Iraq sent domestic passenger flights carrying 154 people into skies patrolled by U.S. and British warplanes today, the first challenge of its kind to the no-fly zones that Iraq considers infringements on its sovereignty.
Two planes left Baghdad at 1 p.m. local time bound for Basra in the southern no-fly zone and Mosul in the northern zone, the official Iraqi News Agency reported. They returned safely to Baghdad about four hours later, the agency said.
Resumption of Service
Iraq, which says the flights mark the resumption of regular passenger service to the cities, used Russian-made military cargo planes for the flights — an Antonov with 42 passengers to Mosul and an Ilyushin with 114 passengers to Basra.
The resumption of the flights, which Iraq announced on Oct. 30, came nearly a decade after Iraq’s fleet of 15 Boeing airliners was moved to Jordan, Iran and Tunisia to escape bombing during the 1991 Gulf War. They remain abroad.
Passengers aboard the inaugural flights included officials and journalists who returned with the planes to Baghdad. Thousands of people had gathered to welcome the planes on arrival in Basra and Mosul, according to INA.
Transport Minister Ahmed Murtada Ahmed Khalil said flights will take off daily to the two cities.
U.S.: Violations Since 1998
The United States says Iraqi military planes have violated the zones often with quick in-and-out forays since December 1998, when Iraq began challenging the patrols. The new challenges — though in military aircraft — marked the first civilian flights into the zone.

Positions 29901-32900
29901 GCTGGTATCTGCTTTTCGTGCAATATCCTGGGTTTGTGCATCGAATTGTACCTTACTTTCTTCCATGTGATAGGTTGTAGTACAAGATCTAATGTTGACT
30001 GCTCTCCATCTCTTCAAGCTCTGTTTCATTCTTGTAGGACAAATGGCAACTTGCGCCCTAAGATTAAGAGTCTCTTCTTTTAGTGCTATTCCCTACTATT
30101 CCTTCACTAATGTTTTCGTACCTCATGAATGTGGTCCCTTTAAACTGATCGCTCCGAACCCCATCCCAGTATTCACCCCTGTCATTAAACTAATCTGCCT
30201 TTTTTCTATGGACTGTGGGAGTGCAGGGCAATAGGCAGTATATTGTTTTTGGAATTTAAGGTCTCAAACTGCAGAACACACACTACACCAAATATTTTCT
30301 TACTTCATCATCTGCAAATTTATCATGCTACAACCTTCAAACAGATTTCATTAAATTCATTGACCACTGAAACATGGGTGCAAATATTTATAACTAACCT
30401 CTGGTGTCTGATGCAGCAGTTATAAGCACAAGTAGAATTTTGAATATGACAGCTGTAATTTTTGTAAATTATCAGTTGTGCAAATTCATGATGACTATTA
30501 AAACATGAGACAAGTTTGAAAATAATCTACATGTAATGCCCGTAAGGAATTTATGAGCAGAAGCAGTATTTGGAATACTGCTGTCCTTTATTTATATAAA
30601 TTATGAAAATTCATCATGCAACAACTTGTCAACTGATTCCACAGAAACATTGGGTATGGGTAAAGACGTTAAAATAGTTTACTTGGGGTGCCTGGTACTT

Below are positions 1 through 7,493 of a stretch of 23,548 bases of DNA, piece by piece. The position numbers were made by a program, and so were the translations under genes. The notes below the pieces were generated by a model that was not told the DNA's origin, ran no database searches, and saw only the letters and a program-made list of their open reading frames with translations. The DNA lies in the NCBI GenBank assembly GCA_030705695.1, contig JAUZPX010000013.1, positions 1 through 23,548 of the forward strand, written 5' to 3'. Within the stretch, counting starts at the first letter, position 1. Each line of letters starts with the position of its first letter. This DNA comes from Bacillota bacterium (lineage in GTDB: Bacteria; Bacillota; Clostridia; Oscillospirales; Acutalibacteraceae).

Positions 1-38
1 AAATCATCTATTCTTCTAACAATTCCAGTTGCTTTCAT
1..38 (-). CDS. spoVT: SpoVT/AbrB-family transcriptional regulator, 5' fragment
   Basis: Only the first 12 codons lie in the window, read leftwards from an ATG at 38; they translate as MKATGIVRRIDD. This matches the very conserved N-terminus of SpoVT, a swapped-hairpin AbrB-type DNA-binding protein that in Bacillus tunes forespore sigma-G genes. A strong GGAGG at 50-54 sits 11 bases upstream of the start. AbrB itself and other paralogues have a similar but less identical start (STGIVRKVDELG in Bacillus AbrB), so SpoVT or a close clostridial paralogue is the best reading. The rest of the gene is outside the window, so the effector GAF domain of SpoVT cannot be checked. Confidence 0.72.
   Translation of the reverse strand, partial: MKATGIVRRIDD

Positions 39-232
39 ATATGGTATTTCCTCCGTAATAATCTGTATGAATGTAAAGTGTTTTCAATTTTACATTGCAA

The U.S.-British patrols bar fixed-wing Iraqi aircraft or helicopters from entering the zones, but there was no word today on whether Iraq had given Britain and the United States advance notice of the domestic flights.
“We will continue to monitor closely any Iraqi aviation to determine whether it poses a threat to our forces, Iraq’s neighbors or the Iraqi people,” a U.S. State Department official said speaking on condition of anonymity. “We reiterate that the Iraqis should notify the U.N. of all civilian flight schedules and routes no less than 48 hours in advance of each flight.”
In Egypt, Iraqi Foreign Minister Mohammed Saeed al-Sahhaf said after meeting Egyptian President Hosni Mubarak that “these flights will continue … since the aim of these flights is to destroy the American-British criminal act of imposing the no-fly zones.”
Are No-Fly Zones Legal?
The United States and Britain maintain the no-fly zones are needed to protect Kurdish and Shiite Muslim minorities from Iraqi forces. Iraq says the zones, which are not mandated by the United Nations, violate its sovereignty and international law. Iraq has been firing missiles and anti-aircraft artillery at the U.S. and British warplanes.
The resumption of domestic flights follows the arrival in Baghdad of dozens of international flights from non-governmental organizations and foreign countries seeking an end to U.N. sanctions imposed to punish Iraq for invading Kuwait in 1990.
The U.S. State Department warned Friday that foreign aircraft flying into Iraq should avoid the no-fly zones because of “aggressive Iraqi activities” in these areas.
Spokesman Richard Boucher said aircraft flying anywhere in Iraq could face danger but that the no-fly zones are of a particular concern. But Boucher stopped short of saying whether U.S. and British warplanes policing the zones would intercept Iraqi passenger planes.
Iraqi Airways, the country’s national carrier, is charging $13 per passenger to Basra, 343 miles south of Baghdad, and $11 per passenger to Mosul, 250 miles north of the capital.